I wellied up the river and sat down on a boulder in the middle of the gentle flowing water.
The light speckled the forest floor, the river glinting, a warmth began in me and almost tears for how long I’d allowed myself to not come into these woods.
I’ve facilitated countless wellbeing and nature workshops over the past few years, encouraging people to find somewhere like this, somewhere outside the room, the house, their heads: a bench in the park, the sea front, a view of a hill through a window, a poem. Yet I’d been denying that for myself.
Well not that summer day as I sat there, a part of the river, the river I did not even know the name of in the woods I did not know the name of.
After remembering how powerful a medicine this place was, I started to come regularly to read, to write, to just sit and (not)think.
In the same way I’d pointed out plant and tree and bird names to the children (we’d watched a wren in and outing a hole in the river bank, found a heap of goldfinch feathers), I felt a longing to know the name of this woods that I’d become so familiar with.
I went to the local parish council, made calls to Rhondda Cynon Taff council and was sent maps and facts from helpful people like Callum in planning, David in Acquisitions.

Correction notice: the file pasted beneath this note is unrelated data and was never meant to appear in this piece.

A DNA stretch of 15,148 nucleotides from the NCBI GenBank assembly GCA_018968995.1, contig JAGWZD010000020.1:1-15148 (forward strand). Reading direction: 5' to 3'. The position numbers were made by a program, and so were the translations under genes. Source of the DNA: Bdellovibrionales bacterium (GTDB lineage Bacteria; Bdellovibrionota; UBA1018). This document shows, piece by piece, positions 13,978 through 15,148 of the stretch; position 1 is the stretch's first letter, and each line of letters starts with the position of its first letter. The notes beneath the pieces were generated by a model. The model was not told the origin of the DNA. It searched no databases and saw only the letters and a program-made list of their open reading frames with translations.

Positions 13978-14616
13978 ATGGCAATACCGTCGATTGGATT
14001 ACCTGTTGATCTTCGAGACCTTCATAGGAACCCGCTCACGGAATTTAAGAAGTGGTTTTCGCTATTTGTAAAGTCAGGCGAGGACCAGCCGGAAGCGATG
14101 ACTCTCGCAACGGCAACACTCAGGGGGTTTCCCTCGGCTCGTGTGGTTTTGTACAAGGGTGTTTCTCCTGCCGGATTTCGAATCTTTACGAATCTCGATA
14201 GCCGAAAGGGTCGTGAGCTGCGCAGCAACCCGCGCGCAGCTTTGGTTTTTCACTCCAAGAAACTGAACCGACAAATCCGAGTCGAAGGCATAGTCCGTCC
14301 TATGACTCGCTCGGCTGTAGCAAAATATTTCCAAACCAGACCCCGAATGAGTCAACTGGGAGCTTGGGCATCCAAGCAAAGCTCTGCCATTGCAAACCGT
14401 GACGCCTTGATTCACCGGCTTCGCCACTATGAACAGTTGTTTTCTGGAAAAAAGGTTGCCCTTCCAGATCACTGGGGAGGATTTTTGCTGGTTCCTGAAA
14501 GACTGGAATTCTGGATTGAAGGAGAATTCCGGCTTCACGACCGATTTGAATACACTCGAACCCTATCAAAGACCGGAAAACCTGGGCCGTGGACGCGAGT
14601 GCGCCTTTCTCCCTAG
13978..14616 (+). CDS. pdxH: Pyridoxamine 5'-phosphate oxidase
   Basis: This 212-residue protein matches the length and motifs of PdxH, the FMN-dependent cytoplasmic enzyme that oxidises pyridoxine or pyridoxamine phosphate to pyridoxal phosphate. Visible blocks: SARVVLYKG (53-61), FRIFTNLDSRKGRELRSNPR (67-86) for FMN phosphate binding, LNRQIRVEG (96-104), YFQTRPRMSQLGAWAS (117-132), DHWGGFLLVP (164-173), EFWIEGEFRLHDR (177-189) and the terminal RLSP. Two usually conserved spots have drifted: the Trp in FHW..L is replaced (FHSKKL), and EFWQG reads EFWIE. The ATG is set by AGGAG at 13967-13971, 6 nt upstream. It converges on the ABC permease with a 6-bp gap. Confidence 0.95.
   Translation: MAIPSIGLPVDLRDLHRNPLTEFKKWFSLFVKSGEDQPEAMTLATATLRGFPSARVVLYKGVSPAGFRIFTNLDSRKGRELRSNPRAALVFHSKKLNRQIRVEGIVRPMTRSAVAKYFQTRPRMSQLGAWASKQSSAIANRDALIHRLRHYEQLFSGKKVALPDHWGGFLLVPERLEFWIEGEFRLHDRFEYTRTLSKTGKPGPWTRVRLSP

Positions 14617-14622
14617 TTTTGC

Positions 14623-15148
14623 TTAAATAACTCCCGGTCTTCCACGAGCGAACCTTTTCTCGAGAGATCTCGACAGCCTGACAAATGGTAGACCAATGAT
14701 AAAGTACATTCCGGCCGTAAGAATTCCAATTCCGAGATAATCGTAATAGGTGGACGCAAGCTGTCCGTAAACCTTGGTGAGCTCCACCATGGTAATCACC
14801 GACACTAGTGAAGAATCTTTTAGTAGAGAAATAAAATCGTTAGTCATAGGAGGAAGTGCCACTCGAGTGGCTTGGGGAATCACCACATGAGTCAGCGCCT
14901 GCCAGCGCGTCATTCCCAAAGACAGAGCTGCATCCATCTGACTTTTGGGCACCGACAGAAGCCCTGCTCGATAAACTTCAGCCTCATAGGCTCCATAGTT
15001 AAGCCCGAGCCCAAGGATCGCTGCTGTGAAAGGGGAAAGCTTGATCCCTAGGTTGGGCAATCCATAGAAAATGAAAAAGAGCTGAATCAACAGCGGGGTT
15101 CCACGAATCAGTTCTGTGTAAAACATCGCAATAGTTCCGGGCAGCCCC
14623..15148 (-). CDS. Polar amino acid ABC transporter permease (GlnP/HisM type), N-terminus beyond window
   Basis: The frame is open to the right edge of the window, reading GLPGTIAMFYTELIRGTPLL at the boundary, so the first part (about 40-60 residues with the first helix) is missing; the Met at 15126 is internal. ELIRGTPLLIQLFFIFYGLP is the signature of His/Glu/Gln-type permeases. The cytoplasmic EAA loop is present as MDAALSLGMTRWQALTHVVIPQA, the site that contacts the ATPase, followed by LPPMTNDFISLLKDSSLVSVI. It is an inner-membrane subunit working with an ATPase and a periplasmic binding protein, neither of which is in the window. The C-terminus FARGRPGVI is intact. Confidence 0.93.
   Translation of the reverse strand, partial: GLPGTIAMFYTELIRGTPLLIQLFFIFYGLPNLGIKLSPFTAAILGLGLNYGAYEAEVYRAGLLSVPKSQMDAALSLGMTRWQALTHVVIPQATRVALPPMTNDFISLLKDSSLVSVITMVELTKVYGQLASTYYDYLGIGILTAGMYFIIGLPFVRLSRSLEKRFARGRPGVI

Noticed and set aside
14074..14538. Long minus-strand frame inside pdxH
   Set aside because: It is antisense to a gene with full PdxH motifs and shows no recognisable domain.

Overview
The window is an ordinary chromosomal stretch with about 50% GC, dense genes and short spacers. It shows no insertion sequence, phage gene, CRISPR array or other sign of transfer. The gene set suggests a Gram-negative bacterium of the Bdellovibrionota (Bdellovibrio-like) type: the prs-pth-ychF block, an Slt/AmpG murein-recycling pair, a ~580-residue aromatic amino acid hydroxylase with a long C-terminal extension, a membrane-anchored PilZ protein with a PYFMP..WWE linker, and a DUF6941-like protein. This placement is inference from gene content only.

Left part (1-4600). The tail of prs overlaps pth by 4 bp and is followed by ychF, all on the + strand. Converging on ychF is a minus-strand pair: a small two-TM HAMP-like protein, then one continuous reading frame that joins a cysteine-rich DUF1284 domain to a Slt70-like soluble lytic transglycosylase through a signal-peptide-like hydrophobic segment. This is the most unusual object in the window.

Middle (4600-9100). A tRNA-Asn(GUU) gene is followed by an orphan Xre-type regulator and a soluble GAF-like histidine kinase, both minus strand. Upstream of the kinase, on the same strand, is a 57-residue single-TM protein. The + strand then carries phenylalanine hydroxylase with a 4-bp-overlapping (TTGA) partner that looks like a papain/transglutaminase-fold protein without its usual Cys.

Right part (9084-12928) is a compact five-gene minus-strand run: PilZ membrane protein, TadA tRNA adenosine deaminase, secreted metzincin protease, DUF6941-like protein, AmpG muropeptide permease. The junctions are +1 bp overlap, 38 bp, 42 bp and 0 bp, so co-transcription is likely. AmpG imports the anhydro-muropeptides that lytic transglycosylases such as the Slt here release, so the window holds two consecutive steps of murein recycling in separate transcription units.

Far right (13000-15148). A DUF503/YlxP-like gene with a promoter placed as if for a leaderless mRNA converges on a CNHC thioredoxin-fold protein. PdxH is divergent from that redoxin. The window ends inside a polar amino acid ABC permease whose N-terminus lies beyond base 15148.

I’d not realised that in the woods there’d once been an old coal shaft and rail tracks which explained some of the walling and shadows of buildings (not an old witch’s house after all).
The woodland is now flanked by houses
The river is called Nant Ty Crwyn. As soon as I read this, I go again with wellies, stand in the river, say Hello, say Hello Nant Ty Crwyn, I’m glad to know you by name.
I find the name of the woodland from the document SINC 136: Coed Dyffryn Dowlais. SINC means that this is a Site of Importance for Nature Conservation; the description reads like a poem:
‘The under storey is equally rich with hazel, hawthorn, wych elm, holly, dog rose, and willow. Drier ground supports brambles, bluebell, wood anemone, enchanter’s nightshade, sanicle, wood speedwell, broad buckler fern, hart’s tongue fern, lesser celandine and dog violets.’
Last week, I located the ecologist who writes these records, Richard Wistow and phone him. Our chat is as rich as the woods. He explains what makes ancient forest; typically, it’s where an area has had tree cover since 1600, but more often it’s to do with the soil.
The soil in an ancient forest like this might have been there since the ice age. Brimming with life and communication, a complex ecosystem, underground network of life supporting fungi; harmony, it’s in the microbes, the pollens, the seeds.
I think of the burned out tree, and the fungi that are breaking it down, taking it back to the soil it came from.
As I’m sitting here writing to you from Coed Dyffryn Dowlais, the Nant Ty Crwyn turgid from rain-fall, the ash drips caught-rain from last night on me and the chubby robin dips his head to the side; I dip mine back.
You can find the entire series of ‘Letters from’ by following the links on this map